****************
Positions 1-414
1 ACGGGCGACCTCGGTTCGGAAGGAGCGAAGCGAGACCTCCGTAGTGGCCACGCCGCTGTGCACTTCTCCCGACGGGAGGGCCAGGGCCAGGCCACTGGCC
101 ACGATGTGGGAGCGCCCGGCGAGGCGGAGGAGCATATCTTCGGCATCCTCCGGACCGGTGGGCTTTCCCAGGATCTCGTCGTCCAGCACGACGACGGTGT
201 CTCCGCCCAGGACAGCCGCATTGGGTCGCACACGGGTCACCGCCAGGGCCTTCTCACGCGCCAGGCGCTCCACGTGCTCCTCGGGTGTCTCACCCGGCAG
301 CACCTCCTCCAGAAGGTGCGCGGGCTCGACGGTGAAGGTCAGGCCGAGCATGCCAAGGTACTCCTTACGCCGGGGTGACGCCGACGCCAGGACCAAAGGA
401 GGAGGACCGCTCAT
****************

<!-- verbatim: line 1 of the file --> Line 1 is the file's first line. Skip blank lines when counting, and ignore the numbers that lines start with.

Positions 1-414